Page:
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Old 03-01-2018, 05:13 PM   #16
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Originally Posted by fatmac View Post
Fails at the first 'required' question! :lol:
Is it a bug, or is there something I may change in the survey to make it better?

Originally Posted by BW-userx View Post
I did a lot of others...
Yeah, that's why I put them there
Old 03-02-2018, 09:18 AM   #17
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Not to be a pill, and of course here I go anyways. I looked at the survey perhaps soon after your first post. I'm not what you'd call an IT person, I'm a developer.

The assumptions and limitations of many of these struck me as typical. Meanwhile it was rather brief, as well as limited and so I thought, "This is part of someone's thesis?!?" And also thought, "What could the result of what text editor some group of people use, be ever considered relevant to anything?!?"

And from what I can tell, you are now revising this survey many times over.

Well what happened to any original results? How are they treated in respect to how the survey is now?

[finally taking a current look at it] OK so you didn't change much but you allow people to opt out of questions.

Tell you what, here's my "I object to your method, but will tell you what I think" answer and you can use it to answer the survey on my behalf, or not:

You see what I do for a living above, I have a BSEE and have been working for over 30 years, I work with Linux, Windows, iOS, and Android. I use WHATEVER EDITOR IS AVAILABLE ON THE SYSTEM I'M WORKING ON. I don't sit at someone else's computer, or a shared resource computer, optionally get mad, and install something I prefer. I don't kill myself to give myself a comfort editor on a system that typically doesn't support that editor. Yes I like emacs on Linux; however I've found that gedit works more rapidly in a GUI environment for quick looks, and meanwhile if the system only supports VI, then I use VI. Being a developer, many of my target systems are limited and only do have VI. I also consider emacs both a graphical and non-graphical editor. Why? Because you can run it when you have no GUI installed on a system, however meanwhile if you are running it from a GUI you have a mouse pointer and can use the mouse for select/cut/copy/paste.

Very early in my career, there were two engineers who argued every day about the editor we had, you could use it with keyboard macros, or there were the same mouse accelerators and everyone had a cheat sheet provided by the guy who long ago set that up.

It was emacs and both of the macros and mouse shortcuts were non-standard, while the standard ones were always there.

It was all in fun, however these two guys worked together a lot and invariably when one was doing the editing and the other was kiboshing, they'd get into a fight, "No, NO, NO! CTRL-ALT-F1-Left-arrow-LEFT-ARROW!!!", "NO! You just need to hold D, then F, and double right mouse click, then hit ESCAPE!!!!" They'd get out of hand and very disrupting in the lab. It's called work with a bunch of engineers.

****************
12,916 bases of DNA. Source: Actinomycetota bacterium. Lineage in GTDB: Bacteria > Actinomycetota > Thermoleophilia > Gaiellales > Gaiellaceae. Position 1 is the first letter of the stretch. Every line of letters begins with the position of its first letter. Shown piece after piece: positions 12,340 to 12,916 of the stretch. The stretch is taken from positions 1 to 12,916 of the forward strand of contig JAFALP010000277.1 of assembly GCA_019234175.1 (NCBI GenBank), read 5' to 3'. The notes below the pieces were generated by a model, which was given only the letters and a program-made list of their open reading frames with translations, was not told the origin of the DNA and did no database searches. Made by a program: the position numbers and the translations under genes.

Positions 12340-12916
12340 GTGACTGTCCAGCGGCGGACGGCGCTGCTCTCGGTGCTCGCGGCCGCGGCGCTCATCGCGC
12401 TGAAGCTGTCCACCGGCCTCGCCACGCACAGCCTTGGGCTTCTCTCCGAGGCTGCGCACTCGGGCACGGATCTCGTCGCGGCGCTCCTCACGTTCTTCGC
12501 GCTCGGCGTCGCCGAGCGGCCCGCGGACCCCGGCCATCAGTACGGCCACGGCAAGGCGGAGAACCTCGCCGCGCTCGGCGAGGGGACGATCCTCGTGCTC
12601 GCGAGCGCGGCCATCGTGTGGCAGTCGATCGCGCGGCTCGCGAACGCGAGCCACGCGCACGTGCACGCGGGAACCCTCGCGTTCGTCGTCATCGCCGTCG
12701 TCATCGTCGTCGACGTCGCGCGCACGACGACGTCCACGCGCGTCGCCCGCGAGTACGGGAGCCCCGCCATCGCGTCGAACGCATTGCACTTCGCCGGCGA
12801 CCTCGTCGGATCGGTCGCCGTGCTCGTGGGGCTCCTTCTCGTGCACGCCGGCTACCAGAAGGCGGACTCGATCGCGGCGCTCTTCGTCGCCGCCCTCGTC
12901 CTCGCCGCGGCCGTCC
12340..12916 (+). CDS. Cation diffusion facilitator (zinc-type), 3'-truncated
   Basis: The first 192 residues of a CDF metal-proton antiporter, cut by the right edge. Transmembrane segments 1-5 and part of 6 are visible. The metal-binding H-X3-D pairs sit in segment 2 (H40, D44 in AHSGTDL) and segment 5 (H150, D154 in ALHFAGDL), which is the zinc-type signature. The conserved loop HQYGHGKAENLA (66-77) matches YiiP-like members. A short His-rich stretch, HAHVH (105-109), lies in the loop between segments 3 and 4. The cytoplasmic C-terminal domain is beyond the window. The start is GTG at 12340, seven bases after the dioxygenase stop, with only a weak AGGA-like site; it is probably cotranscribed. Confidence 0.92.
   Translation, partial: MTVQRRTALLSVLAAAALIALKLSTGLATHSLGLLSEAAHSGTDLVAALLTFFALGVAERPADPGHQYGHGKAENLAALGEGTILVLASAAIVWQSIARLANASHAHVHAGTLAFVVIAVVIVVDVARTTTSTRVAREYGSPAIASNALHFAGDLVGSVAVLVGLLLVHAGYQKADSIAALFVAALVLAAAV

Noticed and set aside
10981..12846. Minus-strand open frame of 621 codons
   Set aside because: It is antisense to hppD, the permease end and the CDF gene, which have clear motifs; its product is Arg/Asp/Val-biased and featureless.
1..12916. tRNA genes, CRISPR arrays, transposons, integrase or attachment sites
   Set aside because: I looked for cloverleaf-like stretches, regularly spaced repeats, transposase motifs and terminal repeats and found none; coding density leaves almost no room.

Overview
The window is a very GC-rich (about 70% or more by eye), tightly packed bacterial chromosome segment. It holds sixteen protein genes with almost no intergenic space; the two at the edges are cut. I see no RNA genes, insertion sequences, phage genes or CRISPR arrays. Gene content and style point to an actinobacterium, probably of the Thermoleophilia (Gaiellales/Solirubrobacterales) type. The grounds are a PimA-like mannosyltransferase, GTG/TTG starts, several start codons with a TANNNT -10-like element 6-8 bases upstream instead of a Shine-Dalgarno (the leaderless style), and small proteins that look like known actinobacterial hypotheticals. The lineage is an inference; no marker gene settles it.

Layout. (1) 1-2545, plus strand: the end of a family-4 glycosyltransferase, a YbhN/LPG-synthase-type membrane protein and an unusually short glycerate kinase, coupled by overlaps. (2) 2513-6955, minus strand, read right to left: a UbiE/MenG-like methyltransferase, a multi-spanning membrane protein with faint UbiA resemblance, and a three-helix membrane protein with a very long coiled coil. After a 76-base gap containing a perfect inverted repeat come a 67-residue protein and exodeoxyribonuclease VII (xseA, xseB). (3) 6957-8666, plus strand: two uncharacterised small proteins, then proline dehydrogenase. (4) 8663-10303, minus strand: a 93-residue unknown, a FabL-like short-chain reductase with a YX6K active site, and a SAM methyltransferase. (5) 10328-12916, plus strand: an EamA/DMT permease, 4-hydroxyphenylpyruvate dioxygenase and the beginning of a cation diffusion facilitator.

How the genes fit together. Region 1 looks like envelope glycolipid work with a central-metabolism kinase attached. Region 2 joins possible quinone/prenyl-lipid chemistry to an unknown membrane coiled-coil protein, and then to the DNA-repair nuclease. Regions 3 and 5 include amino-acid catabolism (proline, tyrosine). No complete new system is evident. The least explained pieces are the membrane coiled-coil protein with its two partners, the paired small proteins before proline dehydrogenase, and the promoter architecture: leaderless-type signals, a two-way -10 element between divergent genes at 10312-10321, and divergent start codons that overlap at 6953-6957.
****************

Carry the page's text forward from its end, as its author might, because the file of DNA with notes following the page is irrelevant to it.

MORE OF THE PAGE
Most of us just learned the standard emacs key strokes. Couple of years later we had a massive layoff (Oh, excuse me, they call those Reductions In Force!), and a few weeks later, one of those guys called pestering people to send him the profile file because he wanted to use it at his new job! I don't think anybody bit.

For what it's finally worth. You seem to be targeting IT persons. Thus technical support people. Therein my earlier comment about sitting at a computer and using whatever editor is available highly applies. I can't tell you how much I HATED (add lots of venom) having some IT person come to help me, and then proceed to reconfigure my whole computer! "Leave it alone! Fix what's wrong! Don't tell me I have to use cruise-edit because YOU love it! Get out of my chair!!" That person is there to facilitate a safe infrastructure. They set up the systems initially. If the company allows individuals to customize, then the IT person should find way to support their client base, without bias.
Old 03-02-2018, 09:31 AM   #18
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I remember using emacs on a text-only computer. I can't remember any of the keystrokes, but I remember that there was a macro facility and you could write little programs in something like Lisp (maybe it was Lisp?). I really liked it. But now I mostly use vim and gvim.

OP, have you read this year's LQ poll on editor use?

Last edited by hazel; 03-02-2018 at 09:32 AM.
Old 03-04-2018, 04:42 PM   #19
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Doing your survey, I was very surprised that you took the time to include Solaris and the other Unix variants that are out there. Any way good luck with your survey dude.
Old 03-05-2018, 12:30 PM   #20
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Originally Posted by rtmistler View Post
For IT professionals, that's probably the only answer you need. If you're a professional and you work with POSIX systems, then you expect to use vi a lot poor thing! Of course, ot could be worse: I'm old enough to have used the original MS-DOS with a line editor.
Old 03-05-2018, 12:57 PM   #21
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Originally Posted by DavidMcCann View Post
I'm old enough to have used the original MS-DOS with a line editor.
edlin, right? I'm old enough to have forgotten about that until you reminded me. I'm also old enough that I used to keypunch cards! Finding a typo in a card deck was a real drag.


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